Dr. Elmer V. H. Doggen
What is the connection between the microscopic world of quantum mechanics and our everyday experience of the macroscopic world? This question is at the core of theoretical condensed matter physics. A key problem is the connection between the deterministic evolution of small quantum systems and the (inherently?) random, statistical description of statistical physics and quantum wave function collapse.
My work aims to answer these fundamental questions. In general, many-body systems are expected to show ergodic behaviour familiar from the ensembles of statistical physics. That is, the particular microscopic details of the system are irrelevant, the system effectively loses memory of any local perturbations to it, and the system can be described by a handful of thermodynamic variables such as the temperature, pressure, and so on.
Some quantum systems, however, are not ergodic, even in the presence of many-body interactions between the particles. Disorder in the system leads to a recently discovered localized phase of matter: the many-body localized (MBL) phase. MBL is exceptionally difficult to study, because strong interactions and strong disorder together imply that simple, approximate theories break down. This means that the properties and stability of this phase are still debated.
Disorder is not an essential ingredient for inhibiting ergodicity. Constrained systems are another example, for instance a system wherein a potential gradient effectively inhibits large-scale transport. In the non-interacting case this leads to Wannier-Stark localization. Non-ergodicity survives the introduction of interactions to this sytem, because local bottlenecks create insurmountable energy barriers.
An exciting new development is the study of quantum measurement transitions, where we study the breakdown of quantum correlations and entanglement due to local measurements. This leads to a phase diagram with a transition between an entangling and disentangling phase. Thus, we hope to achieve a better understanding of the century-old question: what is a quantum measurement, really?
To help answer these questions, we can use the power of modern computers not available to the pioneers of quantum mechanics. The use of tensor network-based algorithms, in particular matrix product states, has been a tremendous asset for studying quantum many-body systems. Even in the simplest general case, a lattice system with two degrees of freedom (say, either a particle is there or it's not), the computational complexity of the problem increases exponentially with the size of the system. Tensor network-based algorithms use a smart way to mitigate this problem, leading to "only" a polynomial growth of complexity. We have only scratched the surface of what we can learn with these powerful algorithms.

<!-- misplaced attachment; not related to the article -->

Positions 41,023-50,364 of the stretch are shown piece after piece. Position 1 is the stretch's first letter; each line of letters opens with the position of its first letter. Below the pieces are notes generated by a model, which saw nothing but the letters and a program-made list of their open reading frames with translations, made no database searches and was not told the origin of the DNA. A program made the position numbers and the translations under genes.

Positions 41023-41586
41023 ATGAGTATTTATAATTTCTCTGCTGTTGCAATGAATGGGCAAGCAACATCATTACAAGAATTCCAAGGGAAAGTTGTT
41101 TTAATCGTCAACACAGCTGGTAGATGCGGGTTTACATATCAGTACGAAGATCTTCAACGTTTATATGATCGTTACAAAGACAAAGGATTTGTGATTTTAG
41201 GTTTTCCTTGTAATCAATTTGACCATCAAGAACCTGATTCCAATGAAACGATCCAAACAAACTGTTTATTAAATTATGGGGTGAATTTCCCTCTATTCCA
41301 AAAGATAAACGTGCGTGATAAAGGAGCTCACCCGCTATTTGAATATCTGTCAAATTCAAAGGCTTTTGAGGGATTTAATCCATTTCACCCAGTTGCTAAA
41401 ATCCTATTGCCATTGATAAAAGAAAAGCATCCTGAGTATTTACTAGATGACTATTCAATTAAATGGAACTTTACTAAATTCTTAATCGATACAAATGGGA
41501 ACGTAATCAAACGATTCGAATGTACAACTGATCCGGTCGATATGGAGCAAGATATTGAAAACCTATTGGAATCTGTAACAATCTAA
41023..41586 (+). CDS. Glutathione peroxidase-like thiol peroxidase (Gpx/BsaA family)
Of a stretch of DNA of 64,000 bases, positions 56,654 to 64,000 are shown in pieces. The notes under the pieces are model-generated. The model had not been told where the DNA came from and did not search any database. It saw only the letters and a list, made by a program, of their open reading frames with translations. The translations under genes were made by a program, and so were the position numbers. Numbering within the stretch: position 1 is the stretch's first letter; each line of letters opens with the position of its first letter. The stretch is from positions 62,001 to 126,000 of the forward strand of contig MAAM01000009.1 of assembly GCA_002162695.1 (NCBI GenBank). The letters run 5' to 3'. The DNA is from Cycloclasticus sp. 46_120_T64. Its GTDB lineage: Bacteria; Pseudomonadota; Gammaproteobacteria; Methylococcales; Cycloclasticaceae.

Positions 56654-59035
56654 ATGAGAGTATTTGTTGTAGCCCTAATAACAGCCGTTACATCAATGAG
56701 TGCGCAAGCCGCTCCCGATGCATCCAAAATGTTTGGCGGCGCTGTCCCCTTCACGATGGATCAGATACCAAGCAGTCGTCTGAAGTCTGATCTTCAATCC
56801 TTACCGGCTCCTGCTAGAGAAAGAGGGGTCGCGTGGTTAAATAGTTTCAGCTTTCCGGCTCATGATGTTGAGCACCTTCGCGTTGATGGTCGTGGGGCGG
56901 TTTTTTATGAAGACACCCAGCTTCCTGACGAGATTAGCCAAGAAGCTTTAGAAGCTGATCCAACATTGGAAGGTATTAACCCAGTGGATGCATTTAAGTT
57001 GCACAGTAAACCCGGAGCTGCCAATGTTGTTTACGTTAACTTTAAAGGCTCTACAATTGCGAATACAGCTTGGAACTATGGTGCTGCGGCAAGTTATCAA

Publication profile: see Google Scholar
Slow Many-Body Delocalization beyond One Dimension, Phys. Rev. Lett. 125, 155701 (2020)
Stark many-body localization: Evidence for Hilbert-space shattering, Phys. Rev. B 103, L100202 (2021) - selected as an Editor's Suggestion
Generalized quantum measurements with matrix product states: Entanglement phase transition and clusterization, arXiv:2104.10451
Interested in joining our group and contributing to these research projects? Inquire about open Master, PhD and postdoc positions with Prof. Dr. Alexander D. Mirlin.
2017-present: Postdoctoral Researcher, Karlsruhe Institute of Technology, Germany
2015-2017: Postdoctoral Researcher, Université Paul Sabatier (Toulouse III), France
2011-2015: PhD student, Aalto University, Finland